Tuesday 28 October 2003
Tim Berners-Lee sent off a letter today to the U.S. Patent and Trademark Office, imploring the good folks there to re-examine U.S. Patent No. 5,838,906, aka the Eolas patent. Berners-Lee writes that “A patent whose validity is demonstrably in doubt ought not be allowed to undo the years of work that have gone into building the Web.”
Other head-turning news for web developers is the announcement of Microsoft’s impending new OS Longhorn and what Microsoft’s browser strategy will be. Are we facing a future in which Microsoft dominates the web? And some people wonder why I see open standards in an almost religious light.
Lots of insightful pieces are popping up on this issue, I personally think it’s far too early in the game to make predictions. I found Eric Meyer’s Corralled a dark but worthy read, and Dave Shea’s commentary on XAML and IE provides a nice overview of the situation.
Sunday 26 October 2003
People often ask me why I’m so willing to discuss personal, uncomfortable, irreverent or otherwise not-professional issues right here on my home page. It’s a good question, and one that has challenged me over time. Would I do better professionally if I were less “raw” in my writings? Is it appropriate for me to be living life so openly? Is it safe?
At some point I’m going to have the time to write up a more organized bit on this topic, but I do have some key points on this issue today.
- My circle of friends gets broader, deeper, and more beautiful every day. This is of course true from way back in the days of BBSs. The best friends and colleagues I have today have come from contact born of this site, or via extended relationships from earlier times that might never have survived in an unwired world.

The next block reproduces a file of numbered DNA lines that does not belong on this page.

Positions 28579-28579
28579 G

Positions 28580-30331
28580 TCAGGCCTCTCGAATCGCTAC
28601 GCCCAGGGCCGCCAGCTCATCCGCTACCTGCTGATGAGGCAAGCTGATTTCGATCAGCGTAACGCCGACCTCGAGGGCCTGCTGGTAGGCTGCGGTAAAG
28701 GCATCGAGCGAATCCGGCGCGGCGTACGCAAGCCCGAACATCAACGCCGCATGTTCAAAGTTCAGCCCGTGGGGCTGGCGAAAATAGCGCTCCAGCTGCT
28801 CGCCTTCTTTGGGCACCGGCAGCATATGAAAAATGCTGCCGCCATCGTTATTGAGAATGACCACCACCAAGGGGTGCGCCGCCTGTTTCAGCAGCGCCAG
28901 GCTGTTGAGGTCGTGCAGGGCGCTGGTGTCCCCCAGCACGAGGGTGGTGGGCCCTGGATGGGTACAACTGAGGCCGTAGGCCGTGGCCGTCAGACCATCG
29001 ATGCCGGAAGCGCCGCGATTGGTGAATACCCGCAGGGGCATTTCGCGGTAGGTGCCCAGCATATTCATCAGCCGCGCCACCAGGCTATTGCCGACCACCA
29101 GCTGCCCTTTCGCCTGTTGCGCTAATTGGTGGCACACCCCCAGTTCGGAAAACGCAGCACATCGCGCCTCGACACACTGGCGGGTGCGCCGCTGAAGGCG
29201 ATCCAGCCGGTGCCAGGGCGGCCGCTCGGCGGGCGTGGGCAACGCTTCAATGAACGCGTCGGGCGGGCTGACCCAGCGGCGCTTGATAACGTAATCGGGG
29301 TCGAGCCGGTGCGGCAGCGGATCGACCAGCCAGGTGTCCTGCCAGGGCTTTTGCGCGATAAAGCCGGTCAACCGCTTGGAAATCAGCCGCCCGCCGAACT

- Authenticity in content weeds out potentially difficult clients. If I can’t be myself with a client, then I will be unhappy and unproductive, which in turn will make the client unhappy and mad at me. One of the most valuable aspects of having a personal slant to my weblog and web sites is that if I’ve offended you here, it’s likely I’ll offend you in person. So we get that out of the way before any contracts are signed!
- For me, privacy is dead. Now, I’m not a parent, so I cannot address this from a protective sense. But in my experience, the only way I’ve been able to deal with fear is to be as completely vulnerable and real in its face as I can. While it doesn’t make fear go away, it is an exercise in freedom to look your fears right in the eye.
I imagine some of my perspectives would change if I were in a situation where I had to protect other people. But in my life I have the unexpected luxury of experimenting in the online medium. And so I must.
After over 10 years of working on the web, and nearly 4 years of keeping a weblog, I maintain that this process has been an extraordinary experience that nourishes and expands me in profound ways. What do you think?
Wednesday 22 October 2003
Yesterday, I spoke to a Web design class at the University of Arizona School of Art. Now, I’ve done teaching over the past years within the academic realm, but always at night, and mostly to a more mature group.
It was rather daunting to see just how impossibly young today’s college student is. Out of about 25 kids maybe 4 of them were truly there to learn something. The rest were sleeping off lunch or talking to friends while I was giving my presentation.